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CYCLING PERFORMANCE TIPS

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Cardiologists Mount Dora FL

This page provides useful content and local businesses that can help with your search for Cardiologists. You will find helpful, informative articles about Cardiologists, including "HEART RATE MONITORS". You will also find local businesses that provide the products or services that you are looking for. Please scroll down to find the local resources in Mount Dora, FL that will answer all of your questions about Cardiologists.

Kenneth David Kronhaus
(352) 735-1400
250 East Fourth Avenue
Mount Dora, FL
Specialty
Cardiology, Cardiovascular Disease

Data Provided By:
Wilberto Lester Lopez, MD
(407) 833-8028
250 E 4th Ave
Mount Dora, FL
Specialties
Cardiology
Gender
Male
Education
Graduation Year: 2007

Data Provided By:
Vaishali Swami, MD
(352) 323-5700
2021 Stefano Ct
Mount Dora, FL
Specialties
Cardiology
Gender
Female
Education
Medical School: Med Univ Of Sc Coll Of Med, Charleston Sc 29425
Graduation Year: 1989

Data Provided By:
Kehinde Akintoye Layeni, MD
(352) 357-6100
1216 Mount Homer Rd
Eustis, FL
Specialties
Cardiology
Gender
Male
Education
Medical School: A Einstein Coll Of Med Of Yeshiva Univ, Bronx Ny 10461
Graduation Year: 1984

Data Provided By:
Edward Woodward, MD, FACC
858 Errol Pkwy
Apopka, FL
Specialties
Cardiology, Internal Medicine
Gender
Male
Education
Graduation Year: 2007

Data Provided By:
Daniel Edwin Rieders, MD
(352) 383-8818
2005 Castelli Blvd
Mount Dora, FL
Specialties
Cardiology
Gender
Male
Languages
Spanish, Other
Education
Medical School: Univ Of Southern Ca Sch Of Med, Los Angeles Ca 90033
Graduation Year: 1980
Hospital
Hospital: St Vincent Med Ctr, Los Angeles, Ca; Downey Reg Med Ctr, Downey, Ca
Group Practice: A Cardiology Specialist

Data Provided By:
Kenneth David Kronhaus, MD
(352) 735-1400
250 E 4th Ave
Mount Dora, FL
Specialties
Cardiology, Critical Care Medicine-Internal Medicine
Gender
Male
Education
Medical School: Univ Of Pa Sch Of Med, Philadelphia Pa 19104
Graduation Year: 1982

Data Provided By:
Steven Joseph Nerad, MD
(352) 735-1400
18 N Eustis St
Eustis, FL
Specialties
Cardiology
Gender
Male
Education
Medical School: Med Coll Of Wi, Milwaukee Wi 53226
Graduation Year: 1985

Data Provided By:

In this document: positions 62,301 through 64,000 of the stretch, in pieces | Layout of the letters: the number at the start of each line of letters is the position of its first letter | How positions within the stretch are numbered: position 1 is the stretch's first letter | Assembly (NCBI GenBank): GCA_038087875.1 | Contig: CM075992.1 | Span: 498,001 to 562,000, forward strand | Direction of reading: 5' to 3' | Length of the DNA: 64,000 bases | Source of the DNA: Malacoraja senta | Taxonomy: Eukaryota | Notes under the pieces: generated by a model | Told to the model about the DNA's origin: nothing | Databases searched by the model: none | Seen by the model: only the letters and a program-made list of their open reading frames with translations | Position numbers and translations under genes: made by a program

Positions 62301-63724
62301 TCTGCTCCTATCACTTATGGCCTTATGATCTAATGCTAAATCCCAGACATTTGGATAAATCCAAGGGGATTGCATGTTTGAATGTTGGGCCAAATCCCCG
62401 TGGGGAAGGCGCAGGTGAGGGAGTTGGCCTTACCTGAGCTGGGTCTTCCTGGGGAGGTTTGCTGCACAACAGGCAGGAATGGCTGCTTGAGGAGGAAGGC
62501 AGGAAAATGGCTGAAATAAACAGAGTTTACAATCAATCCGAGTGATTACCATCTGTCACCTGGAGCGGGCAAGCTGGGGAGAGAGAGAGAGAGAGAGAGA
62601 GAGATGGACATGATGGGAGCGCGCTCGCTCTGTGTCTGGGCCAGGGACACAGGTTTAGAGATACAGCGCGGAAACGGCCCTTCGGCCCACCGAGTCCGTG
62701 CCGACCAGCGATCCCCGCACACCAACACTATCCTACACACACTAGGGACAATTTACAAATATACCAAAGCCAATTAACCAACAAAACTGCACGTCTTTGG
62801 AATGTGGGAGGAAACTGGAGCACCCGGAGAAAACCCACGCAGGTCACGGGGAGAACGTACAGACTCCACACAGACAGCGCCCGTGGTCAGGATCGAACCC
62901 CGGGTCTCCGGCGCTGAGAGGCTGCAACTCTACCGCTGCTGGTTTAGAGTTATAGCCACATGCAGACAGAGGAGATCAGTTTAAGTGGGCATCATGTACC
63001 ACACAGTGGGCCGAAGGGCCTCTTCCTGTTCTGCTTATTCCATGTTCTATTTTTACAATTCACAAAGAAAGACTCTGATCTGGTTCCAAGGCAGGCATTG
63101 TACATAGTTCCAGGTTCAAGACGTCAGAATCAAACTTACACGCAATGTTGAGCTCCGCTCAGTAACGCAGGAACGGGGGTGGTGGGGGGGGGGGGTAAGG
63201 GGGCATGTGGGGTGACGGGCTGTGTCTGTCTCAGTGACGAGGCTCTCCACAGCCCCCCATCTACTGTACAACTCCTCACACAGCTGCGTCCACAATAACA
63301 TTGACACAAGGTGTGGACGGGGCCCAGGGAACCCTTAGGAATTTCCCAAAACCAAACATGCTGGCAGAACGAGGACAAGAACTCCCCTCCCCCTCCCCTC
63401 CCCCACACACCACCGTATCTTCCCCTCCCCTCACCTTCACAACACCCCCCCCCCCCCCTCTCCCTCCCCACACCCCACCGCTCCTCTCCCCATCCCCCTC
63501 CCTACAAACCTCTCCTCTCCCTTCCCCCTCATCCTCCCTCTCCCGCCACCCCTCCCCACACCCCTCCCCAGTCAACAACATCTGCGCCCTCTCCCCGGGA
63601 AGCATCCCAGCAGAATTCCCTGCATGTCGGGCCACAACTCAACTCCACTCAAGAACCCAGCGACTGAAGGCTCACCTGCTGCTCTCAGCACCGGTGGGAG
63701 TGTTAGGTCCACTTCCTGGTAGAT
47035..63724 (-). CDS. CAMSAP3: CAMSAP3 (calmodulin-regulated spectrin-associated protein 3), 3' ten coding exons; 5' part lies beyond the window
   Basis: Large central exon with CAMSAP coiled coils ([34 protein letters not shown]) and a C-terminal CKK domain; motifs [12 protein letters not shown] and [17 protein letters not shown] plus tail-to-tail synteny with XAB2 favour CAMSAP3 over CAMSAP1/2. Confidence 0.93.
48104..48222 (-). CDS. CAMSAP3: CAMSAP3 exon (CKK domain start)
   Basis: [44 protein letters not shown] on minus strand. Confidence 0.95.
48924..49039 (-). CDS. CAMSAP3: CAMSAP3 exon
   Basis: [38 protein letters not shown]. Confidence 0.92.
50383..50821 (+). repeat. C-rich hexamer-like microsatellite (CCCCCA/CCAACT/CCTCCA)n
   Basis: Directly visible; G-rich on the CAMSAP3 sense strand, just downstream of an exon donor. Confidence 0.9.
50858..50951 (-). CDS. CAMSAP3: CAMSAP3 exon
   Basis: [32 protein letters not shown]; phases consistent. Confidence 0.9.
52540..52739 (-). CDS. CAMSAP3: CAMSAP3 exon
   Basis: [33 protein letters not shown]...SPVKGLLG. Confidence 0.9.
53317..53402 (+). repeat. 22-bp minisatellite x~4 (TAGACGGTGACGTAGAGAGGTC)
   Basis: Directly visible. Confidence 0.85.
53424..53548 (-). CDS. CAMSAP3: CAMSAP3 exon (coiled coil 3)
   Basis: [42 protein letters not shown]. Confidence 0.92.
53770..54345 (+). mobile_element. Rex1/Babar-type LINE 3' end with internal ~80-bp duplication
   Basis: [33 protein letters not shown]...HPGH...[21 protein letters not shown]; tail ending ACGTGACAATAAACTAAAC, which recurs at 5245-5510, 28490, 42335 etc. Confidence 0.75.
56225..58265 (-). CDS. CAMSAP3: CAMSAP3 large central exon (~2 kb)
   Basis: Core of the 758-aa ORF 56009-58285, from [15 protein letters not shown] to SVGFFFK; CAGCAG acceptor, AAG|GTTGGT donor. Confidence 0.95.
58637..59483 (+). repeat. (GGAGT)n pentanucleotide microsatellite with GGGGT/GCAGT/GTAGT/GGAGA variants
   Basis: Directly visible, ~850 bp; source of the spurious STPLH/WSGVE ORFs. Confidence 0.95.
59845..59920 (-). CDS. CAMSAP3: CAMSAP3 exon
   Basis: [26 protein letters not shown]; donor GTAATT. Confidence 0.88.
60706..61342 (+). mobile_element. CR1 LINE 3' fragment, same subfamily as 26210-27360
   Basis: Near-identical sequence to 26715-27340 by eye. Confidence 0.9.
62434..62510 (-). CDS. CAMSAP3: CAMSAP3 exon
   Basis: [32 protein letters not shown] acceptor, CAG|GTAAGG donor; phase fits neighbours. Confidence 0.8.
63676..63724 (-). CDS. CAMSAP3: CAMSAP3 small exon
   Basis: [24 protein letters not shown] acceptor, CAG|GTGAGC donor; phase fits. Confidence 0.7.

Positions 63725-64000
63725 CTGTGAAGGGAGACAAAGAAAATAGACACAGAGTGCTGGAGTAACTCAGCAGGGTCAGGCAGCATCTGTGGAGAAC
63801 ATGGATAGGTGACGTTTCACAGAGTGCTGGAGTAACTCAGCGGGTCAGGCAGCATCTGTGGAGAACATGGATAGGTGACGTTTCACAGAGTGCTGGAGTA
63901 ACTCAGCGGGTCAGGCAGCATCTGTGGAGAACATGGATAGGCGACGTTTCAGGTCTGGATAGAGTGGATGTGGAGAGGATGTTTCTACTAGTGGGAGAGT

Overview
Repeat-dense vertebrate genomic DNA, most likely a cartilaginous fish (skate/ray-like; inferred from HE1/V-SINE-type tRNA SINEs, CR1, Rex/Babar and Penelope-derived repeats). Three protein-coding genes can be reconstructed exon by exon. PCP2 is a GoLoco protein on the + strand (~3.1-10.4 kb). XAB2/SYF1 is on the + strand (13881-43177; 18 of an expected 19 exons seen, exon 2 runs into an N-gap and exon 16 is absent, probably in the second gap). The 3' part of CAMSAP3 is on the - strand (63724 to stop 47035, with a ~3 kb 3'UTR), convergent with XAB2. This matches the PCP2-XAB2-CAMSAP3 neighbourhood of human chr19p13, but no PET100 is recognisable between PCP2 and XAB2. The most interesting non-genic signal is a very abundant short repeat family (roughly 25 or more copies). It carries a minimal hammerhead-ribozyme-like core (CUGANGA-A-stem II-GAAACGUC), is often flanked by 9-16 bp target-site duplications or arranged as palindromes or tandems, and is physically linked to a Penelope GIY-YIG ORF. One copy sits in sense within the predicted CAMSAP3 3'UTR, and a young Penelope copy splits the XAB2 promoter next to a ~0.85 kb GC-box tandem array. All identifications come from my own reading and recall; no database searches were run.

Kehinde A Layeni
(352) 357-6100
1216 Mount Homer Rd
Eustis, FL
Specialty
Cardiology

Data Provided By:
Moises Fraifeld
(352) 742-1171
1879 Nightingale Lane
Tavares, FL
Specialty
Cardiology, Cardiovascular Disease

Data Provided By:
Data Provided By:

HEART RATE MONITORS

 



CONTENTS

  • Basic cardiovascular physiology
  • Pros and cons of using a heart rate monitor
  • Definitions
  • Calculating your maximum heart rate
  • Heart rate training zones
  • Training tips using a heart rate monitor
  • Resting heart rate
  • An opposing opinion The Heart Rate Monitor (HRM) is touted by many cyclists and trainers as the most significant training advance in the last ten years. Although many coaches refuse to work with an athlete without the physiologic training information it provides, HRMs have their detractors. And that small backlash is slowly growing. An alternative to a HRM, not quite as technical and rigid, uses perceived effort as a measure of your level of exertion.

    BASIC CARDIOVASCULAR PHYSIOLOGY

    First, let's review the basic physiology of the circulatory system asking ourselves the question "What does the heart rate really indicate?" The components of the cardiovascular system are:
    • the heart (the pump)
    • the arteries (a distribution system)
    • the capillaries (the exchange system where gases, nutrients, and other chemical compounds move to and from surrounding tissue
    • the veins (which are the return circuit) With every heart beat (contraction of the heart pump), a certain amount of blood (stroke volume) is pushed through the system. The contraction frequency of the heart is the heart rate (HR). The amount of blood moved to the cells of the body every minute is the product of the heart rate and stroke volume (HR x strove volume).

      With physical activity (exercise) more oxygen is required by the muscle cells, and the circulatory system responds by increasing the heart rate (and the cardiac output). With aerobic training, the actual amount of blood pumped per heart beat (stroke volume) increases and the efficiency of the exchange process at the capillary level improves. The result is a lower heart rate for any level of physical activity in the trained versus the untrained individual. Thus aerobic training benefits include:

      • a lower resting heart rate
      • a lower heart rate for a specific level of exertion
      • an increased exercise capacity at an individual's maximum heart rate. The training effect results when the heart muscle is "stressed" by an increase in cardiac output (just as muscles in the arms and legs respond to the stress of lifting free weights). As the cardiac output is directly proportional to the heart rate, a heart rate monitor (HRM) can be used to structure and monitor an aerobic training program. (For additional background see Basic Exercise Physiology - the cardiac system.)

        Let's look at the pros and cons on the use of a HRM.

        PROS AND CONS

        The ADVANTAGES of a HRM include its use:

        • as a motivational tool - like a coach ; brings objectivity to a training program.
        • to teach beginners to read their bodies and avoid anaerobic overtraining.
        • to aid in doling out energy during time trialing or climbing, saving some for the final effort.
        • to analyze ra...

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